A genuine world-class star, approaching his peak, purchased for a vast sum of money from one of football's most powerful and successful teams. There is much to commend the signing of Alexis Sanchez.
Exactly the same criteria applied to Mesut Ozil last summer though, and the signing of the Germany playmaker from Real Madrid hasn't, as of yet, had the transformative impact Arsenal would have been hoping for.
Ozil's influence last season has arguably been underplayed: it may not have been a coincidence that for months at the start of the season, in the immediate aftermath of his morale-boosting arrival, Arsenal appeared genuine title contenders, and while his input in the second half of the season depreciated notably, he still reserved one of his best performances for a rather crucial FA Cup quarter-final win over Everton. You could make the case that Arsenal would not have ended their long wait for a trophy without him.
Admittedly, though, that may be an over-generous interpretation of Ozil's first season in English football, and perhaps his overall sense of underachievement sounds a necessary note of caution regarding the immediate impact which can be expected from a new arrival in the Premier League.
Arsenal fans can be forgiven for letting their enthusiasm run unchecked this morning though. Sanchez is a supreme player. If not in the Messi/Ronaldo/ Suarez bracket he is certainly in the one just below, and his direct approach married to his rapid pace and bag of tricks make him appear ideally suited to the Premier League in a way that Ozil, arguably, is not.
He will certainly improve Arsenal. Whether in the wide position he most often occupied for Barcelona - displacing either Santi Cazorla or Theo Walcott - or operating through the centre instead of the functional but unspectacular Olivier Giroud, Sanchez represents an upgrade for Arsene Wenger's side. He also brings an element of fight and energy which is a defining characteristic of the Chile side he leads by example.
But there is a slight concern here, that Sanchez could be merely an upgrade; embodying incremental improvement rather than transformation. The signing of Sanchez will be characterised as a statement of intent, but may not correct some of the underlying faults which have blighted Arsenal in recent years.
Football analysis often falls down on assertions that a team lacks such a nebulous, unquantifiable thing like 'passion', whatever that may mean, so attempting to read the psychology of an entire squad is a perilous task. But to this mind at least, Arsenal are still lacking some iron in their psyche.
Wenger's three great teams - the double winners of 1997-98 and 2001-02 and the Invincibles of 2003-04 - were led either by Tony Adams or Patrick Vieira, or a combination of both. Since the latter's departure in 2005, Arsenal have had a whole menagerie of gilded young talents pass through their doors but never a personality with the requisite force or steel to give the new generation, forever in revolution, the leader it needs for sustained success and to win the league.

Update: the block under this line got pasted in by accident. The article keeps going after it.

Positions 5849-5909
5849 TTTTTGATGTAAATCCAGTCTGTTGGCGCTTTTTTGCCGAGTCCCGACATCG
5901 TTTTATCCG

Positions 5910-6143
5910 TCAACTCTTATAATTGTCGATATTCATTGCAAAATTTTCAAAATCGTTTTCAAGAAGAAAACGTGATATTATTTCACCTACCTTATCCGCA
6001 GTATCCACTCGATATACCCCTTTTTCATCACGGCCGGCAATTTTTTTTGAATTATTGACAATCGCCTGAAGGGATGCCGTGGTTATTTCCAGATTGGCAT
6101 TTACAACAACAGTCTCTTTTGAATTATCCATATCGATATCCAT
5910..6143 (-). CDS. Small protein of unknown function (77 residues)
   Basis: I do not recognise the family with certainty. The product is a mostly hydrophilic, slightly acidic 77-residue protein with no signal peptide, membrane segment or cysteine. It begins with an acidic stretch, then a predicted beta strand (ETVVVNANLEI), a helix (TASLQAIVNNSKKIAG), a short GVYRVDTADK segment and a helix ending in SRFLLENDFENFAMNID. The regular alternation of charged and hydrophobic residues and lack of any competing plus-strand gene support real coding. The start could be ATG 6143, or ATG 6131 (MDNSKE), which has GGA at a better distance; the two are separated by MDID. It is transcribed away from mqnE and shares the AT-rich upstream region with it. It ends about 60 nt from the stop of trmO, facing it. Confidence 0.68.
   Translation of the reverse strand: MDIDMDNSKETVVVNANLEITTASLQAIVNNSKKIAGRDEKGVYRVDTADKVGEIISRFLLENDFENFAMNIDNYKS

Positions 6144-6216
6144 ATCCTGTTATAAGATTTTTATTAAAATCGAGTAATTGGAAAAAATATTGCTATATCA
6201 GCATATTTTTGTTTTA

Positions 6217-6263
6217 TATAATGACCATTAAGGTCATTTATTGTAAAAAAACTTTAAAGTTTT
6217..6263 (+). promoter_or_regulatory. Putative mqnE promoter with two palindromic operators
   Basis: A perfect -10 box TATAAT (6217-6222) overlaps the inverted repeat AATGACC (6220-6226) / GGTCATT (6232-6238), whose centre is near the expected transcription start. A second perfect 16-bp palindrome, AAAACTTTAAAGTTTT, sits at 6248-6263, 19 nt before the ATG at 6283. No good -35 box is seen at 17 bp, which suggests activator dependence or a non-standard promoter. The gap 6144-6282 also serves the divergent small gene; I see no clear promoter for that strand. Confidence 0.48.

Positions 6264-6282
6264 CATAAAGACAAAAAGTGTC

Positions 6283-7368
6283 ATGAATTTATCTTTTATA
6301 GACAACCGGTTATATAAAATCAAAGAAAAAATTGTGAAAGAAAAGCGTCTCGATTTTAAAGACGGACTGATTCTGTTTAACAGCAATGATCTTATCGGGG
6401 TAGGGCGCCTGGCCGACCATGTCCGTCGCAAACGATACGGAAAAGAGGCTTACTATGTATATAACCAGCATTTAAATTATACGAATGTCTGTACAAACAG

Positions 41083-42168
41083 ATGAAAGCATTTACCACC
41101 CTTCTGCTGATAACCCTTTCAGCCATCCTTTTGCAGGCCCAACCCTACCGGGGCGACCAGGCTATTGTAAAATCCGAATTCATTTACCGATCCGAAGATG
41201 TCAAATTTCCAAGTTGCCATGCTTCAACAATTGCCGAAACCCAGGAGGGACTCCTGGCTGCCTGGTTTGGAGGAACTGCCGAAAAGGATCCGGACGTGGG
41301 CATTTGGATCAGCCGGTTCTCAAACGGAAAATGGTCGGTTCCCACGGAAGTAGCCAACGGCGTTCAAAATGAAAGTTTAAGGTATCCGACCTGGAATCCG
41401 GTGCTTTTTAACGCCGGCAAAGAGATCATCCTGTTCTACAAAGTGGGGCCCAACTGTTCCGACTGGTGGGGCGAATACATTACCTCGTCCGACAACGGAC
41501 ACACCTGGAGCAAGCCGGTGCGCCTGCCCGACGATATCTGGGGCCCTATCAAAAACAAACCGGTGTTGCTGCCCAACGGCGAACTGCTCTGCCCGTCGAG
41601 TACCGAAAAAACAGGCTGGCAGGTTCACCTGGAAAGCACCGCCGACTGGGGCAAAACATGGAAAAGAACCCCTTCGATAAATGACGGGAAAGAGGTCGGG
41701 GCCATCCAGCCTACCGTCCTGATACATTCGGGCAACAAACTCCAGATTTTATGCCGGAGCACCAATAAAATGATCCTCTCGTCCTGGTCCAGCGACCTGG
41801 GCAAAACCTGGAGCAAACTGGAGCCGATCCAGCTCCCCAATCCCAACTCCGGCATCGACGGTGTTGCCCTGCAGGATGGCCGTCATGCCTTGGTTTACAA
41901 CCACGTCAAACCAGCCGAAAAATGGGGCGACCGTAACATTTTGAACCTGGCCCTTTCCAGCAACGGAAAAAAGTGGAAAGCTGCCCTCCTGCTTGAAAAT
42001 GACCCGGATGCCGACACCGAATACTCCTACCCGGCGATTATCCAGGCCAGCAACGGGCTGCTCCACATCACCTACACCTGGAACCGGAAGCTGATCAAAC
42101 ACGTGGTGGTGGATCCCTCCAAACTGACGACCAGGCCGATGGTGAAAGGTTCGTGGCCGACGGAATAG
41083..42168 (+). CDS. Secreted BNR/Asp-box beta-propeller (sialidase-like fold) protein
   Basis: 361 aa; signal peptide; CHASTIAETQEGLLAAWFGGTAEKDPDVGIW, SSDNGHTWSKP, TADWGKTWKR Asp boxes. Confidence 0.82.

Indeed, Wenger has not had a great, defining captain for almost a decade now. Thierry Henry was a lot of things, but he wasn't that, while William Gallas and Cesc Fabregas also failed to live up to the task demanded of them by the example of their predecessors.
Arsenal even found themselves in the embarrassing situation last season where the man writing the programme notes every other week couldn't get in the team, and if Thomas Vermaelen does exit the club, it seems his most natural successor is Mikel Arteta, who if Arsenal strengthen in midfield this summer could end up having an equally tenuous claim on a first-team place.
All of this is not to suggest Arsenal should not have signed Sanchez. Given his star quality that would be perverse. But it is a recognition that while you can paint the car as many times as you like, sometimes it needs a new engine.
Given their proximity, we may as well look at the two World Cup semi-finals as an example in this regard. The first witnessed a wretched performance from Brazil which would not have looked out of place in Arsenal's league campaign last season. Wenger's side, after all, were 4-0 down at half-time to Chelsea before losing 6-0, and also managed to concede four goals to Liverpool in the opening 19 minutes in February. Arsenal, like Brazil, lacked the backbone or leadership to prevent a rout after sustaining early setbacks.
Then in the second semi-final we witnessed something else entirely: a masterclass in leadership from Javier Mascherano as he shut Netherlands down, made two vital blocks in his own box and helped cajole his team-mates, and notably goalkeeper Sergio Romero, into a penalty shoot-out win over the Dutch. It was a supreme demonstration of leading by example.
For all their brilliant talents aged 25 or under, Arsenal do not have this kind of leader. Not yet in any case. Sanchez is a brilliant player, no question, but Wenger probably still needs a Mascherano to truly transform Arsenal's personality and make them genuine contenders for the title.
Tom Adams - @tomEurosport
- Sports & Recreation
- Alexis Sanchez
- Mesut Ozil
- Arsene Wenger